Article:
Basia Skudryzk is a team member of our ministry, and a member of our White Collar Support Group that meets online on Zoom on Monday evenings, 7:00 pm ET, 6:00 pm CT, 5:00 pm MT, 4:00 pm PT.
While the term trauma was originally largely confined to medicine and psychotherapy, it’s found its way into everyday language, where it is often used, semantically overstretched, for any form of painful or frustrating experience. Yes, even for the infamous word…Covid-19.
We have learned that trauma is not just an event that took place sometime in the past; it is also the imprint left by that experience on mind, brain, and body. This imprint has ongoing consequences for how the human organism manages to survive in the present. Trauma results in a fundamental reorganization of the way mind and brain manage perceptions. It changes not only how we think and what we think about, but also our very capacity to think.
Traumatic events encompass anything from a sexual assault or physical/mental abuse to a cancer diagnosis. “By abuse, we often mean things that are a lot milder than things people typically think of as abuse. It might include being hit with a hard object, like a whip, a belt, or a paddle,” says Roberts. “The behavior doesn’t necessarily need to be illegal to induce a traumatic response.”
People who experience traumatic events sometimes develop post-traumatic stress disorder (PTSD. PTSD can develop after a person experiences violence or the threat of violence, including sexual violence. It may affect people who have a close relative who experienced those things as well. These traumatic events are generally incidents that are considered outside the ordinary and are exceptional in their intensity.
Avoidance of painful intrusions as a measure of self-protection is only one of the reasons that makes it difficult to share a traumatic experience with others. There are many other reasons such as: speaking about what happened can be subject to interdiction, social taboo, or shame; a common ground of experience or knowledge is missing; one does not want to burden others with one’s own pain; the violation and the suffering have not yet been socially acknowledged.
“[A]nyone speaking or writing about concentration camps is still regarded as suspect; and if the speaker has resolutely returned to the world of the living, he himself is often assailed by doubts with regard to his own truthfulness, as though he had mistaken a nightmare for reality.” (Arendt 1951/1979: 439)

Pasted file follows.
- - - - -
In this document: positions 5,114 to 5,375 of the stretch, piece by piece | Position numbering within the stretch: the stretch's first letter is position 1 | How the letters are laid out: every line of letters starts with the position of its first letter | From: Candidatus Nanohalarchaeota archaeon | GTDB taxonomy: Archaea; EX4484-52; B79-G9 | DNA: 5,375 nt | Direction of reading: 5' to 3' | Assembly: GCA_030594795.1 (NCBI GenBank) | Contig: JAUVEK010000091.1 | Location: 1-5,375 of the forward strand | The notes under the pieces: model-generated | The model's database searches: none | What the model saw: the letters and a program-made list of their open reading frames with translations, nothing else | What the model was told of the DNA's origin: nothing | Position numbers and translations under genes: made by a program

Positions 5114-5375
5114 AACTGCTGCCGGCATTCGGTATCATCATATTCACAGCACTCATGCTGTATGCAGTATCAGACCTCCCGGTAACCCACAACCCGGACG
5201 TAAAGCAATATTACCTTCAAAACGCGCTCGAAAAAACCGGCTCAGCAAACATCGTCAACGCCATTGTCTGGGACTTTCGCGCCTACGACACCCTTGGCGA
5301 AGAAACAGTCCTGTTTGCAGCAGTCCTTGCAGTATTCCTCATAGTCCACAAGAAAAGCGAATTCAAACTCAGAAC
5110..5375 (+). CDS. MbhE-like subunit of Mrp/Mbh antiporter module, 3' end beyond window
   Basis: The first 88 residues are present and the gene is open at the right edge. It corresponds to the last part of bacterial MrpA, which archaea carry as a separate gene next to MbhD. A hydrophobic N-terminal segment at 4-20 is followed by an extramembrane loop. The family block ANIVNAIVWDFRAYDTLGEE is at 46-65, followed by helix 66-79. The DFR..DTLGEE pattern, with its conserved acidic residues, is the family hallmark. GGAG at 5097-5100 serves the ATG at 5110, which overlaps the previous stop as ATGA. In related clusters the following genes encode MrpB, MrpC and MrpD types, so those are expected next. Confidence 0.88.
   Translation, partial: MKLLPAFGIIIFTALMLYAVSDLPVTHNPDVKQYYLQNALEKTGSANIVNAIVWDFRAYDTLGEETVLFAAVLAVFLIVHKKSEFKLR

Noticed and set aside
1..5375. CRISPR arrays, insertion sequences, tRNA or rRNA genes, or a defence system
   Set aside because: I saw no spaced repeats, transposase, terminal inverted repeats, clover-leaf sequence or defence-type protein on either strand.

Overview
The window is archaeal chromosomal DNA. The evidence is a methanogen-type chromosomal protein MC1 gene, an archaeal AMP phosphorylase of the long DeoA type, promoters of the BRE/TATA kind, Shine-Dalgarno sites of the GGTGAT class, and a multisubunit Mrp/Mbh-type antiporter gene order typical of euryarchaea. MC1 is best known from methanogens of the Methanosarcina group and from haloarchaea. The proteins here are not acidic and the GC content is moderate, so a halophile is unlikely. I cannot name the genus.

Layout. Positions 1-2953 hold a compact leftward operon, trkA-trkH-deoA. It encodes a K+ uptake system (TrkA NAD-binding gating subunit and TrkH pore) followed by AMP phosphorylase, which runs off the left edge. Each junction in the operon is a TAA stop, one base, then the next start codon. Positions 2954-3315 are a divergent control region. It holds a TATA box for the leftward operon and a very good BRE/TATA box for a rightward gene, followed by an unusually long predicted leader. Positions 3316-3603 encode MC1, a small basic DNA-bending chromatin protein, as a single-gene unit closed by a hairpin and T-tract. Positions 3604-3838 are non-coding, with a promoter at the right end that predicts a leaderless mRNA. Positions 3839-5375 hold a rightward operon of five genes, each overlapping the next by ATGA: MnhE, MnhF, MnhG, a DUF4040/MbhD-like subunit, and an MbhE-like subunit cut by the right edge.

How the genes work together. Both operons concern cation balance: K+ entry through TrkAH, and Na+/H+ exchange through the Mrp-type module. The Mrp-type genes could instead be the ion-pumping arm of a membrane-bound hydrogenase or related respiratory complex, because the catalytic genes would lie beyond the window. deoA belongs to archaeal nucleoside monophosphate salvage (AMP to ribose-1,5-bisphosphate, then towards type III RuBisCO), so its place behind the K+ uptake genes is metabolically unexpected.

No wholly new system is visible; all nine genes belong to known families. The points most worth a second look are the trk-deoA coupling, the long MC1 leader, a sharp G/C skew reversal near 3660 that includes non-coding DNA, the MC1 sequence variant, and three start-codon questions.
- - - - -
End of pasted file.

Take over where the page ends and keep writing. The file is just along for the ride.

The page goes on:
Our risk for mental and physical health problems from a past trauma goes up with the number of events we’ve experienced. For example, your risk for problems is much higher if you’ve had three or more negative experiences, called adverse childhood experiences (ACEs.. Adverse events include physical abuse, sexual abuse, emotional abuse, physical neglect, emotional neglect, witnessing domestic violence, substance misuse within the household, mental illness within the household, parental separation or divorce and incarceration of a household member.
While severely traumatic events are believed to have the greatest effect on long-term health, other stressful events that don’t necessarily meet the psychological definition of trauma can still cause problems. This might include a sudden death in the family, a stressful divorce, or caring for someone with a chronic or debilitating illness. These milder events might lead to a mental health disorder, such as anxiety or depression. Trauma pushes your ability to cope, so if you have a predisposition toward anxiety, for example, it may push you over the edge.
People who are suffering from traumatic memories may try to escape them by participating in risky behaviors such as drinking, smoking, drug use, compromising behavior for acceptance or even overeating for comfort. Coping mechanisms are used as a way of dealing with emotional disregulation that occurs when someone has been traumatized. These habits, in turn, lead to health problems. Experts believe that there is actually a direct biological effect that occurs when your body undergoes extreme stress. When you experience something anxiety-provoking, your stress response activates. Your body produces more adrenaline, your heart races, and your body primes itself to react. Someone who has experienced trauma may have stronger surges of adrenaline and experience them more often than someone who has not had the same history.
People who have experienced trauma may also struggle with getting help. One of the most common outcomes of trauma is avoidance. It makes sense. If you experience something traumatic, you want to avoid thinking about it and going to places that remind you of it. Some people may be in denial about the role past trauma is playing in their life. One of the hallmarks of trauma is the fact that people often use defense mechanisms to protect themselves from stress. Denial is one of those, as is trying to normalize past problems.
To get more information about trauma and PTSD or to find treatment resources, the following professional resources may be of use:
The International Society for Traumatic Stress Studies (www.istss.org)
The Anxiety and Depression Association of America (www.adaa.org)
The National Center for PTSD (www.ptsd.va.gov)